Date Published: June 19, 2019
Publisher: Public Library of Science
Author(s): Mª Carmen Hernández, Álvaro Navarro-Castilla, Isabel Barja, Ofer Ovadia.
Animals making foraging decisions must balance the energy gained, the time invested, and the influence of key environmental factors. In our work, we examined the effect of predation risk cues and experience on feeding efforts when a novel food resource was made available. To achieve this, we live-trapped wood mouse Apodemus sylvaticus in Monte de Valdelatas (Madrid), where 80 Sherman traps were set in four plots. Traps were subjected to two food-access difficulties in treatments consisting of three consecutive nights: open plastic bottles (easy) and closed bottles (difficult), both using corn as bait. To simulate predation risk, we set fox faeces in half of the traps in each plot. We also considered moonlight (medium/low) as an indirect predation risk cue. We analysed whether bottles had been bitten by mice and the gnawed area of each bottle was measured. Our results indicated that food access difficulty, experience, and predation risk determined mice feeding decisions and efforts. The ability of mice to adapt feeding effort when a new food source is available was demonstrated because a higher proportion of closed bottles exhibited bite marks and the gnawed area was bigger. Moreover, mouse experience was determinant in the use of this new resource since recaptured mice gnawed broader orifices in the bottles and the gnawed area increased each time an individual was recaptured. Additionally, direct predation risk cues prompted mice to bite the bottles whereas the effect of different moon phases varied among the food access treatments. This study provides direct evidence of formidable efficacy of wild mice to exploit a new nutrient resource while considering crucial environmental factors that shape the decision-making procedure.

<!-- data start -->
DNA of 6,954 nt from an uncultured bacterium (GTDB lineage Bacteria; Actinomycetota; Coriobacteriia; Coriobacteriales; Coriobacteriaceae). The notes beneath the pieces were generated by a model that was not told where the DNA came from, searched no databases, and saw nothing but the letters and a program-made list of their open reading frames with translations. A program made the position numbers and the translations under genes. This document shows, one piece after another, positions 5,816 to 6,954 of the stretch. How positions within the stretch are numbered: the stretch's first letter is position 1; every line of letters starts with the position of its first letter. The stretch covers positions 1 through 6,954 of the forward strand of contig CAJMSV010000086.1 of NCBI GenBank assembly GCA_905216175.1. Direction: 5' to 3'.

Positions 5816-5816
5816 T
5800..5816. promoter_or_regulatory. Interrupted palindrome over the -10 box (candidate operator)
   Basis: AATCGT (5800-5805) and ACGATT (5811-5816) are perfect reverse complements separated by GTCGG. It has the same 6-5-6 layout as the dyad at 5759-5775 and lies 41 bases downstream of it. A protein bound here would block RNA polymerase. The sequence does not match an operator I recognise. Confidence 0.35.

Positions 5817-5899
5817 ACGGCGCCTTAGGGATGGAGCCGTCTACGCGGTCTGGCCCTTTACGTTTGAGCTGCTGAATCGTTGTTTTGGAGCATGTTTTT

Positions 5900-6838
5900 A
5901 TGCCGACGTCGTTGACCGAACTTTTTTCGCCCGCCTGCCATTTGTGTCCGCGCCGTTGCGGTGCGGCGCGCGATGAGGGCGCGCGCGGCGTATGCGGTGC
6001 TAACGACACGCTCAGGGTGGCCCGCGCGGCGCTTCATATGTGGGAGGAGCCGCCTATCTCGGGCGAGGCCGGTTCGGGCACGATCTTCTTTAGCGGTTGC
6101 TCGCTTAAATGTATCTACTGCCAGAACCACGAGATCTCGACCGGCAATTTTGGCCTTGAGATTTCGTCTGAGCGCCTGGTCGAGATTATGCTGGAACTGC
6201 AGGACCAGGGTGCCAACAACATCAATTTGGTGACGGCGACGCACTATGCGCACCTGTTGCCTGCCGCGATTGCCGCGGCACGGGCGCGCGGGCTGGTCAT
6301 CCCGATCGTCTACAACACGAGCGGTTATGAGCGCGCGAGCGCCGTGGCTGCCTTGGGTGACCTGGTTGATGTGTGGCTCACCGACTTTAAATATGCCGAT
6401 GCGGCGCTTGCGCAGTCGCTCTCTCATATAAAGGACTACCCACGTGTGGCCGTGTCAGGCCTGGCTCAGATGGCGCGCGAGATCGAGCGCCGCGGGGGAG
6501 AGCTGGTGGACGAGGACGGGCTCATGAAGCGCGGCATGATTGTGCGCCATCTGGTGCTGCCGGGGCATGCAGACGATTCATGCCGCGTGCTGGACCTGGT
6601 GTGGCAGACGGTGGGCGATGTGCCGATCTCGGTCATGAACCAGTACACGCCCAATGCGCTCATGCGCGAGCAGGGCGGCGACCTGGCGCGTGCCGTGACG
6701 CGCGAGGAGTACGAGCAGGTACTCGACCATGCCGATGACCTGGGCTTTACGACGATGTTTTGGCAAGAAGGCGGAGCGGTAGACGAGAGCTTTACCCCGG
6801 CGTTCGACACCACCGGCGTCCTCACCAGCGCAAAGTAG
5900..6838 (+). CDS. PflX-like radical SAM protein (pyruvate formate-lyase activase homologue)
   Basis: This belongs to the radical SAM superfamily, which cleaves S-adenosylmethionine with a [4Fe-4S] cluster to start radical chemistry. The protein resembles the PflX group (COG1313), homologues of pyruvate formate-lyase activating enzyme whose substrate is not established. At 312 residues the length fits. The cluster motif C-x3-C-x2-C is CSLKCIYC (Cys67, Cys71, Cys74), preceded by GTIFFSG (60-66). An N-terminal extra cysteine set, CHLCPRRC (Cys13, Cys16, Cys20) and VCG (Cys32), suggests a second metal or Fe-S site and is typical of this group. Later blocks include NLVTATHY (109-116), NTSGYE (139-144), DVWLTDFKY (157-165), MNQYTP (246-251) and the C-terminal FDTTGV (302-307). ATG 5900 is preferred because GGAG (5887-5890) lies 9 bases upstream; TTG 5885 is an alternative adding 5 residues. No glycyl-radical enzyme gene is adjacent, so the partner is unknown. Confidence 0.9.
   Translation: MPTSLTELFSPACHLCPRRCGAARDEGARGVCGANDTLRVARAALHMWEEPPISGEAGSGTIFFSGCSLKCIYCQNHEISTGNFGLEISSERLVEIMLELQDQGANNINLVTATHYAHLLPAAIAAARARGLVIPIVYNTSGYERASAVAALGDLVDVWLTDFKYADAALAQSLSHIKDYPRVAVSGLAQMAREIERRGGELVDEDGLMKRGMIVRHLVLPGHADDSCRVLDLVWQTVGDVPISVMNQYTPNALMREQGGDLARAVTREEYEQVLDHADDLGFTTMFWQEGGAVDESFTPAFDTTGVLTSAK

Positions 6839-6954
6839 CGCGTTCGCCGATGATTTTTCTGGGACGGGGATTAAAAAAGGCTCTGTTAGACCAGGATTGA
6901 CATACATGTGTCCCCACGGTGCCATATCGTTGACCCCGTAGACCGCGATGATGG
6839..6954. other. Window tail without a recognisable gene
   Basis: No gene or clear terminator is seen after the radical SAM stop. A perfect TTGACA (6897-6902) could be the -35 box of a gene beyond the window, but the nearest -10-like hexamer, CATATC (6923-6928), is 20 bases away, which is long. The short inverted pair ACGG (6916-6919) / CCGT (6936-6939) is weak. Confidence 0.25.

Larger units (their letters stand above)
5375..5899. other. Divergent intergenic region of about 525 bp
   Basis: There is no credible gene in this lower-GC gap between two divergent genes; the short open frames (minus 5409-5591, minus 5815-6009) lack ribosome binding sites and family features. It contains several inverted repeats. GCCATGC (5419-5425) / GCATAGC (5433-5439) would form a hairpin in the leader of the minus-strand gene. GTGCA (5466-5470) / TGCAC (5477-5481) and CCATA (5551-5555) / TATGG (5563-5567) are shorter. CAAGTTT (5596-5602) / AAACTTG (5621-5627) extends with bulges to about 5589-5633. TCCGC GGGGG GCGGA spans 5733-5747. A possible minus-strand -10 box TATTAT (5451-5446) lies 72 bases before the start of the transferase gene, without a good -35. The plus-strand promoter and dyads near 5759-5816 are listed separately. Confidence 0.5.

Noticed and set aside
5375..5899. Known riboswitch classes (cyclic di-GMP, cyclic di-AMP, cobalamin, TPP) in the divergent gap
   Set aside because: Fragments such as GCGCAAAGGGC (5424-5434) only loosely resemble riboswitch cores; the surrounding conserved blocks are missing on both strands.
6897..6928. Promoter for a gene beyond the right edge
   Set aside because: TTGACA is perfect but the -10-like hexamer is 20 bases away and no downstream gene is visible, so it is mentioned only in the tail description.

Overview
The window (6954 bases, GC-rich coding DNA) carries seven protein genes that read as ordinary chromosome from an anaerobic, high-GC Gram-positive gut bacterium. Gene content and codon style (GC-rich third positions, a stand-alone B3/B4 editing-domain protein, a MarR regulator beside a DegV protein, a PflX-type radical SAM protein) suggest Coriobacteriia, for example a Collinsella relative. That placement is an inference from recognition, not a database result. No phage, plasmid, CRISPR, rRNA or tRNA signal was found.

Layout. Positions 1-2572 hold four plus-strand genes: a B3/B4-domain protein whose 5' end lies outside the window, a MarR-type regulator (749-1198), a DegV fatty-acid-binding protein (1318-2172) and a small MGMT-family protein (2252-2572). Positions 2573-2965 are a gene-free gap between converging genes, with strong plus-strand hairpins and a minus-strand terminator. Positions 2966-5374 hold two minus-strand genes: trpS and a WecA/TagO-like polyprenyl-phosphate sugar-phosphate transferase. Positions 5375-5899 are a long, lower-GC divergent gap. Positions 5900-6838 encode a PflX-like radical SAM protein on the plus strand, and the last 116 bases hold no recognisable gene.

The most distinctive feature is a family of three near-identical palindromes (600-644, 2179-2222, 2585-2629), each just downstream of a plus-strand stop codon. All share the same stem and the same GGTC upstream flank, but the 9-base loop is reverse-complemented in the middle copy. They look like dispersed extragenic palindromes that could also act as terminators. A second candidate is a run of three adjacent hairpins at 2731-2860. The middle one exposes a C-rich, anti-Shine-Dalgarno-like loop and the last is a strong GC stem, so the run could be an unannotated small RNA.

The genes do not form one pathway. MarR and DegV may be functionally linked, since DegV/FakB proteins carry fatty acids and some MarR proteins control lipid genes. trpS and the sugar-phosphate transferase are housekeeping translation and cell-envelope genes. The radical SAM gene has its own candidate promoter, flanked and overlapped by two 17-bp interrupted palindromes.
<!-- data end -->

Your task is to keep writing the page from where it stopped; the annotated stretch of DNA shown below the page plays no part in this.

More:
According to the optimal foraging theory, choices made by animals when foraging and selecting food aim to maximise fitness [1, 2, 3]. The variable food availability challenges animals to evaluate the trade-offs between nutrient demands and the energetic cost of foraging, thereby selecting the type of food with the maximum net benefit [1, 2]. These changeable environmental conditions have led to the development of a wide array of adaptations to efficiently exploit and utilise heterogeneous food resources in several life forms [4, 5]. The mechanisms which underly feeding choices are rather diverse, with both endogenous and environmental factors involved in the decision process [6, 7]. It is known that animals possess the ability to learn about the characteristics of the items in their diet and that feeding choices are dependent upon experience [7, 8]. Moreover, gathering information about food availability in a novel environment comes at a cost, because exploratory behaviours increase exposure to predation and divert time and energy from other fitness-enhancing activities (i.e., foraging, reproduction, predation risk assessment, etc.) . However, those individuals that early allocate more energy to acquire information can learn the true value of the environment more quickly, which can lead to higher fitness gains due to a more efficient exploitation . In this manner, learning can provide animals with the key to quickly adapt to this ever-changing environment by displaying novel feeding strategies when new food sources are present.